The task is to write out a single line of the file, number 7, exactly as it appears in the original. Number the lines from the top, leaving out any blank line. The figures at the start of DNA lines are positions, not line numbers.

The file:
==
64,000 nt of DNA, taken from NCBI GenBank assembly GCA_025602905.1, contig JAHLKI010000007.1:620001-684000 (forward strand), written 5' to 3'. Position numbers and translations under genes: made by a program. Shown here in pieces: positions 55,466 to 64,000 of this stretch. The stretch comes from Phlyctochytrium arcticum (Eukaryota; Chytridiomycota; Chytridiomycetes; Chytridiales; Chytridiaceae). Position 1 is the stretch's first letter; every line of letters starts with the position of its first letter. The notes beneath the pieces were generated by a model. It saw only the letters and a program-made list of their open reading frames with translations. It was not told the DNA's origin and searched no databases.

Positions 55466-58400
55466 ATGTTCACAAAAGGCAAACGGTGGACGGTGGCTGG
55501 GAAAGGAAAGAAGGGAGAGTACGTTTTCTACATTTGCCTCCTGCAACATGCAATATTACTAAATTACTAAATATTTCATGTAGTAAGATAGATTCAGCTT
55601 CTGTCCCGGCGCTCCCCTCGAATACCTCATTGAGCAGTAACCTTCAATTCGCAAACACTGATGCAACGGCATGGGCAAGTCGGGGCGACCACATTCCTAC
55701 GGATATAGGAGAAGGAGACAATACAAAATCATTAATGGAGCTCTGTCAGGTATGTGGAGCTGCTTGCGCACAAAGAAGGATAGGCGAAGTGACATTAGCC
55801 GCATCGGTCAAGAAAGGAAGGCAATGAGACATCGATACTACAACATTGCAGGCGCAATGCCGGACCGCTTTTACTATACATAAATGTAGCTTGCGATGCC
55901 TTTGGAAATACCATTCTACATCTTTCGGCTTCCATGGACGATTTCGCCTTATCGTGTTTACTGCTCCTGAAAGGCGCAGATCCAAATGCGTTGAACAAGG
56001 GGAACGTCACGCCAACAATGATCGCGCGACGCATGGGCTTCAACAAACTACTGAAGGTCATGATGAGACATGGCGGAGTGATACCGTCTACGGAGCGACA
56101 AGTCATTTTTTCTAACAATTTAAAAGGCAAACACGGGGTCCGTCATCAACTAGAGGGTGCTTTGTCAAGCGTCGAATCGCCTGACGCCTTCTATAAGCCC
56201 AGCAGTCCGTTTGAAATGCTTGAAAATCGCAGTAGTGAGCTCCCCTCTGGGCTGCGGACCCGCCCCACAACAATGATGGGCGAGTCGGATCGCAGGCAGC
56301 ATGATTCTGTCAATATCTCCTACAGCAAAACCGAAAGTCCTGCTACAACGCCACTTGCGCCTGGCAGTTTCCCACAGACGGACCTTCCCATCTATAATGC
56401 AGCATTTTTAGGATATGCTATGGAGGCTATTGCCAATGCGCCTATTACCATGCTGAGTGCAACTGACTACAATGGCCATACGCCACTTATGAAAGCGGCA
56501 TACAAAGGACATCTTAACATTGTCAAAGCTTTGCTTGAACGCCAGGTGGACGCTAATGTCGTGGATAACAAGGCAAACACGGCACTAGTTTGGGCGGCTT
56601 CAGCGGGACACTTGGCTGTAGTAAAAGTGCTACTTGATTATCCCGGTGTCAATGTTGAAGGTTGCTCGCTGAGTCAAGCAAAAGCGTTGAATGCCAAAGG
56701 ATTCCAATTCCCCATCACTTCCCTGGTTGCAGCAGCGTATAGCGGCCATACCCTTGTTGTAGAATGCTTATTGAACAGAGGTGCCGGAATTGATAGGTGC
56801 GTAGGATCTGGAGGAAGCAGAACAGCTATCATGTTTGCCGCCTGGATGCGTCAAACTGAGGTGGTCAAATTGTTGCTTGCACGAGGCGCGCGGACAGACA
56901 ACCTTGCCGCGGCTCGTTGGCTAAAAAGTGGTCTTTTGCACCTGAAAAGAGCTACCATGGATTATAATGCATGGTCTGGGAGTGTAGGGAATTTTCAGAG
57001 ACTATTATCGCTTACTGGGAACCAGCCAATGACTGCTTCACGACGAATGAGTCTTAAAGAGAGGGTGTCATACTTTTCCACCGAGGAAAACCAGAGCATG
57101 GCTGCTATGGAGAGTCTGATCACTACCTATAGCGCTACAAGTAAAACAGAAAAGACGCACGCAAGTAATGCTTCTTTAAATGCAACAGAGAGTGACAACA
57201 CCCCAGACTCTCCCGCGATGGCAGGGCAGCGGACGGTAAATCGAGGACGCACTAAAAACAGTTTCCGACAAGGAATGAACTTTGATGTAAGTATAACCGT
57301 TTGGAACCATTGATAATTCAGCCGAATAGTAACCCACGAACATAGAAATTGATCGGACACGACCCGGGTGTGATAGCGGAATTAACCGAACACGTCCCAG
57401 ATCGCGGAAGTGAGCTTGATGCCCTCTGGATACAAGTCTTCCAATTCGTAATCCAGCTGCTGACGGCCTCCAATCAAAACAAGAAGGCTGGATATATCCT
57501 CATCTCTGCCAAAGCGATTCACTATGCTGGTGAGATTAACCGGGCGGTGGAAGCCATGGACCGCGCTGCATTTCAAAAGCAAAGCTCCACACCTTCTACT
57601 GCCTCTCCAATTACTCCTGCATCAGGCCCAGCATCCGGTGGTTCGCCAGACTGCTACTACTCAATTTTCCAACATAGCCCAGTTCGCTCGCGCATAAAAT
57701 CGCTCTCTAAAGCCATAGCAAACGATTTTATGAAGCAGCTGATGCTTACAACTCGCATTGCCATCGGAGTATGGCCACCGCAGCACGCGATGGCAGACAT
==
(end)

55801 GCATCGGTCAAGAAAGGAAGGCAATGAGACATCGATACTACAACATTGCAGGCGCAATGCCGGACCGCTTTTACTATACATAAATGTAGCTTGCGATGCC